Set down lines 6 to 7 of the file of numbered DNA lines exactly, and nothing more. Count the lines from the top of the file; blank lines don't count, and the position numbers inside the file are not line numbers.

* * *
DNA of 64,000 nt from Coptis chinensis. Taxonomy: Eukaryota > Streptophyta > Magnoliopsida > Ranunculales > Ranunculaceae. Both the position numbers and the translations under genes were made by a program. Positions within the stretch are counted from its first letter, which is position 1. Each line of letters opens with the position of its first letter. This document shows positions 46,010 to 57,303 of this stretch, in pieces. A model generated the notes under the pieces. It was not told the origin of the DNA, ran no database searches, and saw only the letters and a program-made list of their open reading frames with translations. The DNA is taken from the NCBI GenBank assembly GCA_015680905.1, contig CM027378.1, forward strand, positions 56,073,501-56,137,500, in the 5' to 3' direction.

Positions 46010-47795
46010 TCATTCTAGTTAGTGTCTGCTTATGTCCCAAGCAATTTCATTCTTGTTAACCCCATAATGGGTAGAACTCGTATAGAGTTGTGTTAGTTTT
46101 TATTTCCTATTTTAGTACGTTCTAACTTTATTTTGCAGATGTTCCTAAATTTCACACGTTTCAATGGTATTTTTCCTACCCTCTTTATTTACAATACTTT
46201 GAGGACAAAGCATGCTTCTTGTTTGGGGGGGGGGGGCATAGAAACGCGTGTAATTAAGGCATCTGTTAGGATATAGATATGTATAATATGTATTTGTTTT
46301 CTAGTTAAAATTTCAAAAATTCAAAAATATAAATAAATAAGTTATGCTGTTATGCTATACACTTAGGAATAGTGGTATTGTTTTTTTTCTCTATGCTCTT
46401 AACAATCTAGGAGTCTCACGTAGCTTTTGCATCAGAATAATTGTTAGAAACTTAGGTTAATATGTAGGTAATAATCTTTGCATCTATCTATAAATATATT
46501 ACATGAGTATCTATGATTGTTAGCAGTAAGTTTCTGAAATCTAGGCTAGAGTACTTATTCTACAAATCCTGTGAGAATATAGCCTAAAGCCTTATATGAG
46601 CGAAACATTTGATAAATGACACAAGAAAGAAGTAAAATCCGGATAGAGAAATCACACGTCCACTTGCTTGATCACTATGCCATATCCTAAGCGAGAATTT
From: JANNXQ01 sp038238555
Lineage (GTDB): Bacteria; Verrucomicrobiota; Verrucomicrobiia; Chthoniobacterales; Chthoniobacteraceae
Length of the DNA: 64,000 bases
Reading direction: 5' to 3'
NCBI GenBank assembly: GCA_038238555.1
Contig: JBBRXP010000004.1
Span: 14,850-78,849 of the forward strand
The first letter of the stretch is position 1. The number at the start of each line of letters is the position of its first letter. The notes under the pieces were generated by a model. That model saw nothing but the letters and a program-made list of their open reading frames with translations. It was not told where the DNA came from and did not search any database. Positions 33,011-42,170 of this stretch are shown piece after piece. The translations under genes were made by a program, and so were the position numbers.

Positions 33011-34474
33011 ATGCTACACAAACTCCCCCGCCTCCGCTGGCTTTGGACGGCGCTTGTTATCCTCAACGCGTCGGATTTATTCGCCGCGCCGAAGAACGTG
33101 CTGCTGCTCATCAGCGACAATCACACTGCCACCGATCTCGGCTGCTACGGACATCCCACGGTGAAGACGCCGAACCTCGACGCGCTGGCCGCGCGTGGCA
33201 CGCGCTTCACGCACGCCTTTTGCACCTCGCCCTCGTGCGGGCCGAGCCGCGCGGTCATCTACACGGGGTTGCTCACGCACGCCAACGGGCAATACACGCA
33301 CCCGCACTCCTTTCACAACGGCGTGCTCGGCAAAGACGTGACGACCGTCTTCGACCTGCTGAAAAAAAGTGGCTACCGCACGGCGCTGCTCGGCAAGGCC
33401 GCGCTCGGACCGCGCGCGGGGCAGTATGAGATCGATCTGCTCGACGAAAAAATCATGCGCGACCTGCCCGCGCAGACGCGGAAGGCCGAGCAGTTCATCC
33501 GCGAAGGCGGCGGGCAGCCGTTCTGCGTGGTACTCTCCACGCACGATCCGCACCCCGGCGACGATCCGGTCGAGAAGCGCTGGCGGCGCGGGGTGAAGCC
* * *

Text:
46301 CTAGTTAAAATTTCAAAAATTCAAAAATATAAATAAATAAGTTATGCTGTTATGCTATACACTTAGGAATAGTGGTATTGTTTTTTTTCTCTATGCTCTT
46401 AACAATCTAGGAGTCTCACGTAGCTTTTGCATCAGAATAATTGTTAGAAACTTAGGTTAATATGTAGGTAATAATCTTTGCATCTATCTATAAATATATT